Thrifty Solutions for an Outdated Kitchen
Challenged by a tight budget, a contracting couple finds five affordable ways to gain luxury, convenience, and space.
Magazine Extra: Check out a list of additional kitchen cabinet sources.
In the eight years that we’ve been together, my husband, Bill, and I have collaborated on a number of kitchen remodels for other people. His architecture training and 30 years of work as a general contractor coupled with my penny pinching ways often provided creative solutions to those projects, but until recently, we hadn’t done a project for ourselves. A few years ago, we moved into an outdated ranch and decided to put that collective experience to work in our own kitchen.
The challenge we faced involved a key element in limited supply: money. We knew that we’d be doing a substantial amount of the work ourselves or supervising subcontractors called in for selected jobs. But our budget, dispensed in pay-as-you-go fashion, couldn’t exceed $40,000—a bargain here in California. As it turned out, our kitchen rescue was successful in all the ways we hoped it would be. We gained space without building an addition, increased natural light, and incorporated three features that vastly improved our enjoyment of the kitchen: an island, a coffee bar, and a small home office.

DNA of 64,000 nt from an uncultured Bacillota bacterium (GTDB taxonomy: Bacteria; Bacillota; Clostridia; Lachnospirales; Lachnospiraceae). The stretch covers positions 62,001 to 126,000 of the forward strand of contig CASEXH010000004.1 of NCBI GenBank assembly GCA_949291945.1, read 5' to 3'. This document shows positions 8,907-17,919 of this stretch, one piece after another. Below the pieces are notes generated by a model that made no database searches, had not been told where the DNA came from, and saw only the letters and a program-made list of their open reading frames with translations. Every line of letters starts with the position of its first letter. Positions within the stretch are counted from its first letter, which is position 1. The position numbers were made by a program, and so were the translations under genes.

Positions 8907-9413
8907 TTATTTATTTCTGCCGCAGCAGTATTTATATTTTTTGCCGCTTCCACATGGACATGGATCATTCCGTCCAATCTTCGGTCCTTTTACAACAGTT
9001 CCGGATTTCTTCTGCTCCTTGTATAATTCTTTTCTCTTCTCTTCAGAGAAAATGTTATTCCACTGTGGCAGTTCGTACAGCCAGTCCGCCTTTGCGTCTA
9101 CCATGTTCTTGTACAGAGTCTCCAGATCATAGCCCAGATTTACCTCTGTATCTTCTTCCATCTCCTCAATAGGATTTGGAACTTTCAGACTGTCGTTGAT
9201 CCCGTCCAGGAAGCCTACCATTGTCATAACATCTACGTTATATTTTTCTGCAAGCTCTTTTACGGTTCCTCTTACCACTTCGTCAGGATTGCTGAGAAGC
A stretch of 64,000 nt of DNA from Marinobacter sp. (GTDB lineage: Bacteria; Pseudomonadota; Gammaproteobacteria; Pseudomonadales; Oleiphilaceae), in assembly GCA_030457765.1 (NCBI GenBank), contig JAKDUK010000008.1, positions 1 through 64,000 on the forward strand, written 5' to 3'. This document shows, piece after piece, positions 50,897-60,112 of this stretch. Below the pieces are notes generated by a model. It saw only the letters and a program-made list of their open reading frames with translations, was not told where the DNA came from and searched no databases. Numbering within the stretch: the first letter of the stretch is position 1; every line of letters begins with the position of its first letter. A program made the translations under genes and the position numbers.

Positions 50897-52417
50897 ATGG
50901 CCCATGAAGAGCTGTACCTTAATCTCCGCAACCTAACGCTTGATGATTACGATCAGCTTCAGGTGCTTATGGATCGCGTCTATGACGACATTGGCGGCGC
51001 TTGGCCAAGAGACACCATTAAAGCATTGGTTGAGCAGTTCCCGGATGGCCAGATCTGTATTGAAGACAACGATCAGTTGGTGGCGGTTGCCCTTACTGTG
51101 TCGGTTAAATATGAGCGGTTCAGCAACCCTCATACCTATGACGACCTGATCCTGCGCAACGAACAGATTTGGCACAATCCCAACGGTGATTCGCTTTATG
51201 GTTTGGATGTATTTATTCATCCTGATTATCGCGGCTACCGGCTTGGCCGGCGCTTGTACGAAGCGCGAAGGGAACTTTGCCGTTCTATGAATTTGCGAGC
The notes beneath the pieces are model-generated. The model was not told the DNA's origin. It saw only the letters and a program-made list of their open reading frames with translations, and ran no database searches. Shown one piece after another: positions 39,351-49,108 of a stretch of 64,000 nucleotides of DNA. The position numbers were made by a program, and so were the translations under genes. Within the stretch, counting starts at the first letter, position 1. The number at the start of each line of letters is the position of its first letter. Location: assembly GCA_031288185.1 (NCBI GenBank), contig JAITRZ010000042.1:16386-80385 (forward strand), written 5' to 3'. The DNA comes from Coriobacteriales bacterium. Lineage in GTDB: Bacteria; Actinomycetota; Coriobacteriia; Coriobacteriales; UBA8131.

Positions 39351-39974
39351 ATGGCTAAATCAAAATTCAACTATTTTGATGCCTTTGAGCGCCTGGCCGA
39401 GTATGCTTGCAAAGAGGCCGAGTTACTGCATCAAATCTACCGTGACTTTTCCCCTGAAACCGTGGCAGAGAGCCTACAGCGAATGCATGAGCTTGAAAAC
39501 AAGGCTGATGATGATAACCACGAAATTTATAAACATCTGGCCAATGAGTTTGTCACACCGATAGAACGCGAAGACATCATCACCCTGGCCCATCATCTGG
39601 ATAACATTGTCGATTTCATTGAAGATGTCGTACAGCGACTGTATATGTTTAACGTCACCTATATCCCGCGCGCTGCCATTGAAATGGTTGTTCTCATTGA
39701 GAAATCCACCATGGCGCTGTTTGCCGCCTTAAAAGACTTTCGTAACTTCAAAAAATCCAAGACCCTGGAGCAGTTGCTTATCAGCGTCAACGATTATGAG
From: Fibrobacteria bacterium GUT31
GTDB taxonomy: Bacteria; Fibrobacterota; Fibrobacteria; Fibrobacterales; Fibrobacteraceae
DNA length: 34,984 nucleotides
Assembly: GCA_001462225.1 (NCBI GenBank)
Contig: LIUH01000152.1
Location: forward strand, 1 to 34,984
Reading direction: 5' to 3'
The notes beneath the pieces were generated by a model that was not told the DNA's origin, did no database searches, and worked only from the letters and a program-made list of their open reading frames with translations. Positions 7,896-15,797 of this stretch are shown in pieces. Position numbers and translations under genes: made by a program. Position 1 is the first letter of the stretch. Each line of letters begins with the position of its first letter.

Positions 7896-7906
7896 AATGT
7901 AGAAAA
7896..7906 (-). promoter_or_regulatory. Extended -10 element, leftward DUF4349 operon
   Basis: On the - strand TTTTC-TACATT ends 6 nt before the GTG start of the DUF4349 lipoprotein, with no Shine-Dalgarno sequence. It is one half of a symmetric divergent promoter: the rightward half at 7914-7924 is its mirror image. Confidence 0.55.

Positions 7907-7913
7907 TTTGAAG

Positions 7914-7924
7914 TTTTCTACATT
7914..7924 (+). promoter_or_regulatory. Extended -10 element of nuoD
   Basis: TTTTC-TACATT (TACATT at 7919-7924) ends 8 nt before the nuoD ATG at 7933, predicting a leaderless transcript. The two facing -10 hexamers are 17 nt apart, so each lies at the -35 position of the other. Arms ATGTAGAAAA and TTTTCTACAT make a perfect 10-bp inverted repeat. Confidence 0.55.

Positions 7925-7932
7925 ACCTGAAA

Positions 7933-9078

Existing footprint establishes a template for the new
By living in the house for a while before making a huge remodeling commitment, we were able to make note of how well the space worked. We paid particular attention to things like the type of natural light that was making its way into the kitchen; and the way the size and placement of the pantry, the appliances, and the sink functioned in relation to our own cooking needs. We also assessed cabinet storage space. It didn’t take long for us to notice where changes needed to happen, but making them happen on our budget became the challenge.
We each had some creative ideas to address the limitations in our stodgy kitchen, but we were stymied by the kitchen’s meager square footage. Then a small deck came to the rescue. Accessible via a kitchen door and sliding-glass doors off the hallway, the 8-ft. by 9-ft. deck had become a collecting point for firewood and junk since we moved in. We briefly considered converting the space to a screened-in dining area, but a better idea was annexing the space to help the kitchen grow a bit.
Although enveloping the deck space required eliminating one wall and moving another, this acquisition expanded the kitchen enough to make the changes we wanted and didn’t require major foundation work or an addition.
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